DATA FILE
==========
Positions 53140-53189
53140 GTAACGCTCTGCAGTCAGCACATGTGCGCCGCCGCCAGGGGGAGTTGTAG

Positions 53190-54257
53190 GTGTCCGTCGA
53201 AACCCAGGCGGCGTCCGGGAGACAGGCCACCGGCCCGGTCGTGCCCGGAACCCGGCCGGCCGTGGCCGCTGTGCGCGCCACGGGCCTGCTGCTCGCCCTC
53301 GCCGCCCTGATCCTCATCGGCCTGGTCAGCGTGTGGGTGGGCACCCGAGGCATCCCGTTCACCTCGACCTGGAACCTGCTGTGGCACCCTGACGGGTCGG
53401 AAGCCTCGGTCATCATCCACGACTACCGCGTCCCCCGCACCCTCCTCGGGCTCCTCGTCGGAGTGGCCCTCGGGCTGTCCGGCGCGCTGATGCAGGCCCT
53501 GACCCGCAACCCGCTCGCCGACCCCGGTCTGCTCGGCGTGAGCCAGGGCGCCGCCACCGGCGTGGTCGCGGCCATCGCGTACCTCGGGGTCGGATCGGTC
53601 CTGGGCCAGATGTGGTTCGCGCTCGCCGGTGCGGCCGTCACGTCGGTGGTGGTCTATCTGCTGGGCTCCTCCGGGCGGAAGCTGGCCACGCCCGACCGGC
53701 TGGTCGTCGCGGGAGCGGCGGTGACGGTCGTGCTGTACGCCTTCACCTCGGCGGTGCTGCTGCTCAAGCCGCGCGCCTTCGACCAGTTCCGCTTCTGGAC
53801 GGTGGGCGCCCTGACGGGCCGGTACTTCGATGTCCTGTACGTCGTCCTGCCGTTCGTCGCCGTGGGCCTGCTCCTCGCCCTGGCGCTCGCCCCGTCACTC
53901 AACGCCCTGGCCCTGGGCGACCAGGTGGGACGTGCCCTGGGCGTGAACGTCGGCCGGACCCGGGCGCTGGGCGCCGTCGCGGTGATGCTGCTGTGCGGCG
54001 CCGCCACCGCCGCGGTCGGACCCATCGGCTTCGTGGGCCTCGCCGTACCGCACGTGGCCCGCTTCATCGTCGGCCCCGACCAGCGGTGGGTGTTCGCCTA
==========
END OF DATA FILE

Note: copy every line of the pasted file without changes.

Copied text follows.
Positions 53140-53189
53140 GTAACGCTCTGCAGTCAGCACATGTGCGCCGCCGCCAGGGGGAGTTGTAG

Positions 53190-54257
53190 GTGTCCGTCGA
53201 AACCCAGGCGGCGTCCGGGAGACAGGCCACCGGCCCGGTCGTGCCCGGAACCCGGCCGGCCGTGGCCGCTGTGCGCGCCACGGGCCTGCTGCTCGCCCTC
53301 GCCGCCCTGATCCTCATCGGCCTGGTCAGCGTGTGGGTGGGCACCCGAGGCATCCCGTTCACCTCGACCTGGAACCTGCTGTGGCACCCTGACGGGTCGG
53401 AAGCCTCGGTCATCATCCACGACTACCGCGTCCCCCGCACCCTCCTCGGGCTCCTCGTCGGAGTGGCCCTCGGGCTGTCCGGCGCGCTGATGCAGGCCCT
53501 GACCCGCAACCCGCTCGCCGACCCCGGTCTGCTCGGCGTGAGCCAGGGCGCCGCCACCGGCGTGGTCGCGGCCATCGCGTACCTCGGGGTCGGATCGGTC
53601 CTGGGCCAGATGTGGTTCGCGCTCGCCGGTGCGGCCGTCACGTCGGTGGTGGTCTATCTGCTGGGCTCCTCCGGGCGGAAGCTGGCCACGCCCGACCGGC
53701 TGGTCGTCGCGGGAGCGGCGGTGACGGTCGTGCTGTACGCCTTCACCTCGGCGGTGCTGCTGCTCAAGCCGCGCGCCTTCGACCAGTTCCGCTTCTGGAC
53801 GGTGGGCGCCCTGACGGGCCGGTACTTCGATGTCCTGTACGTCGTCCTGCCGTTCGTCGCCGTGGGCCTGCTCCTCGCCCTGGCGCTCGCCCCGTCACTC
53901 AACGCCCTGGCCCTGGGCGACCAGGTGGGACGTGCCCTGGGCGTGAACGTCGGCCGGACCCGGGCGCTGGGCGCCGTCGCGGTGATGCTGCTGTGCGGCG
54001 CCGCCACCGCCGCGGTCGGACCCATCGGCTTCGTGGGCCTCGCCGTACCGCACGTGGCCCGCTTCATCGTCGGCCCCGACCAGCGGTGGGTGTTCGCCTA